Programmed death-ligand 1 (PD-L1), a transmembrane protein and member of the CD28 T cell family is associated with lymphocyte activation. PD-L1 expression is upregulated on activated antigen presenting cells such as monocytes, myeloid and dendritic cells. When bound to its cognate receptor programmed cell death (PD-1), inhibition of immune responses including downregulation of T cell proliferation occurs. Mechanistically, such inhibition would be hypothetically favorable in the setting of a transplanted organ undergoing allograft rejection. However, there is a paucity of data addressing the role of PD-L1 and PD-1 expression in the human transplanted heart.
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http://dx.doi.org/10.1016/j.carpath.2021.107331DOI Listing
March 2021

Potentially functional variants of ERAP1, PSMF1 and NCF2 in the MHC-I-related pathway predict non-small cell lung cancer survival.

Cancer Immunol Immunother 2021 Mar 2. Epub 2021 Mar 2.

Duke University Medical Center and Department of Population Health Sciences, Duke Cancer Institute, Duke University School of Medicine, 905 S LaSalle Street, Durham, NC, 27710, USA.

Background: Cellular immunity against tumor cells is highly dependent on antigen presentation by major histocompatibility complex class I (MHC-I) molecules. However, few published studies have investigated associations between functional variants of MHC-I-related genes and clinical outcomes of lung cancer patients.

Methods: We performed a two-phase Cox proportional hazards regression analysis by using two previously published genome-wide association studies to evaluate associations between genetic variants in the MHC-I-related gene set and the survival of non-small cell lung cancer (NSCLC) patients, followed by expression quantitative trait loci analysis.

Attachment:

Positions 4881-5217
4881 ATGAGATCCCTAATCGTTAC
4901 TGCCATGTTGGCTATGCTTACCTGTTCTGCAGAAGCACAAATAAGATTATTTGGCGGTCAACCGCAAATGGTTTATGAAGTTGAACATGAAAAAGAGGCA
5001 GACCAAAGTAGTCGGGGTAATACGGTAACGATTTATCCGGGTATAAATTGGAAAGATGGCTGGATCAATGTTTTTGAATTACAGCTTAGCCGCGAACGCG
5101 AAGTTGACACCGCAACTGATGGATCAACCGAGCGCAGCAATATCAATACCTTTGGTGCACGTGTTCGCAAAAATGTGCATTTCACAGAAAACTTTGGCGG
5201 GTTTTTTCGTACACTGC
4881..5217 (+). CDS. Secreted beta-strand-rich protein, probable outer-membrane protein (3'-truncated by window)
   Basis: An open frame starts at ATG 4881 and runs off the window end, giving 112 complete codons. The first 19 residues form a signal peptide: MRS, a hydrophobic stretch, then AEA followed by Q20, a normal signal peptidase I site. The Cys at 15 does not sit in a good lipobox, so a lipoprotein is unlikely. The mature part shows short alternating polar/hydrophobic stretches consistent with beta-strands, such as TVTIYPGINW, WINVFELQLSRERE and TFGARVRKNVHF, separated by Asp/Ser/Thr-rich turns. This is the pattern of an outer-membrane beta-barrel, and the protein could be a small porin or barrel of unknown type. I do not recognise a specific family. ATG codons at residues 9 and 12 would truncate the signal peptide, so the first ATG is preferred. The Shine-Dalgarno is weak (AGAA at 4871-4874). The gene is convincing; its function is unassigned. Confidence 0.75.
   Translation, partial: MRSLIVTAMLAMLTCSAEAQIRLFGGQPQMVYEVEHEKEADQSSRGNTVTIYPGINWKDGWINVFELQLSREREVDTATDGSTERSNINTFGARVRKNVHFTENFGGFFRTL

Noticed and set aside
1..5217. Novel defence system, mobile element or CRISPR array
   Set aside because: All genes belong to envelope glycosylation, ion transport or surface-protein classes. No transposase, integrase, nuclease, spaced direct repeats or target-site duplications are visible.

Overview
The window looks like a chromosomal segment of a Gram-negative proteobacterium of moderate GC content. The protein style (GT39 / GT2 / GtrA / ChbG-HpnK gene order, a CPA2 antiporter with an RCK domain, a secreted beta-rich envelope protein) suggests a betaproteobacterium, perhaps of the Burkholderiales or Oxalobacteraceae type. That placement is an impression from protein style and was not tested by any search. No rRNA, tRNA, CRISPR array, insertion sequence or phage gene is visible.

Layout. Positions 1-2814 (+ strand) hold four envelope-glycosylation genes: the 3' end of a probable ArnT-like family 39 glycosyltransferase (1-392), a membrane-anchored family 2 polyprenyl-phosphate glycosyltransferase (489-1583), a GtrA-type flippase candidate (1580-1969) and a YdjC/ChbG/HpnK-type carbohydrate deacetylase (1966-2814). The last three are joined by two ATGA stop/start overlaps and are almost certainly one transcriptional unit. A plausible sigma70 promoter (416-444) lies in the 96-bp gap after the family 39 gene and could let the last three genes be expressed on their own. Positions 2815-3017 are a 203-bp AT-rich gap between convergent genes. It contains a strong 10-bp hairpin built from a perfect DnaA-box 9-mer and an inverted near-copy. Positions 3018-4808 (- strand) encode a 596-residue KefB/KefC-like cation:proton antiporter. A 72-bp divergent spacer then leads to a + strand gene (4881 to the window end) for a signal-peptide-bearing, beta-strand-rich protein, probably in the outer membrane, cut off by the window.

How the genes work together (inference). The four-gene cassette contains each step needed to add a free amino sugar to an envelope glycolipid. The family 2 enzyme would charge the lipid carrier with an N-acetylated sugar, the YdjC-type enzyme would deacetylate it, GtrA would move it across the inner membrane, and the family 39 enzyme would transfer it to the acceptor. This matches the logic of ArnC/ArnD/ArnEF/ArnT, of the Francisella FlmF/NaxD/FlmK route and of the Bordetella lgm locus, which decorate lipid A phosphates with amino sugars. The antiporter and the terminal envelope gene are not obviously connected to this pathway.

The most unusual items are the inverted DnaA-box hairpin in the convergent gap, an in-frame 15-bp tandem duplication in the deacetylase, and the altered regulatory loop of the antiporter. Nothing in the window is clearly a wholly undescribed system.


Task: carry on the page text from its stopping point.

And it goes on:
Results: Of the 7811 single-nucleotide polymorphisms (SNPs) in 89 genes of 1185 NSCLC patients in the discovery dataset of the Prostate, Lung, Colorectal and Ovarian Cancer Screening Trial, 24 SNPs remained statistically significant after validation in additional 984 NSCLC patients from the Harvard Lung Cancer Susceptibility Study. In a multivariate stepwise Cox model, three independent functional SNPs (ERAP1 rs469783 T > C, PSMF1 rs13040574 C > A and NCF2 rs36071574 G > A) remained significant with an adjusted hazards ratio (HR) of 0.83 [95% confidence interval (CI) = 0.77-0.89, P = 8.0 × 10], 0.86 (0.80-0.93, P = 9.4 × 10) and 1.31 (1.11-1.54, P = 0.001) for overall survival (OS), respectively. Further combined genotypes revealed a poor survival in a dose-response manner in association with the number of unfavorable genotypes (P < 0.0001 and 0.0002 for OS and disease-specific survival, respectively). Also, ERAP1 rs469783C and PSMF1 rs13040574A alleles were associated with higher mRNA expression levels of their genes.

Conclusion: These potentially functional SNPs of the MHC-I-related genes may be biomarkers for NSCLC survival, possibly through modulating the expression of corresponding genes.
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http://dx.doi.org/10.1007/s00262-021-02877-9DOI Listing
March 2021

Potentially functional variants of HBEGF and ITPR3 in GnRH signaling pathway genes predict survival of non-small cell lung cancer patients.

Transl Res 2021 Jan 2. Epub 2021 Jan 2.

Duke Cancer Institute, Duke University Medical Center, Durham, North Carolina; Department of Population Health Sciences, Duke University School of Medicine, Durham, North Carolina; Department of Medicine, Duke University Medical Center, Durham, North Carolina. Electronic address: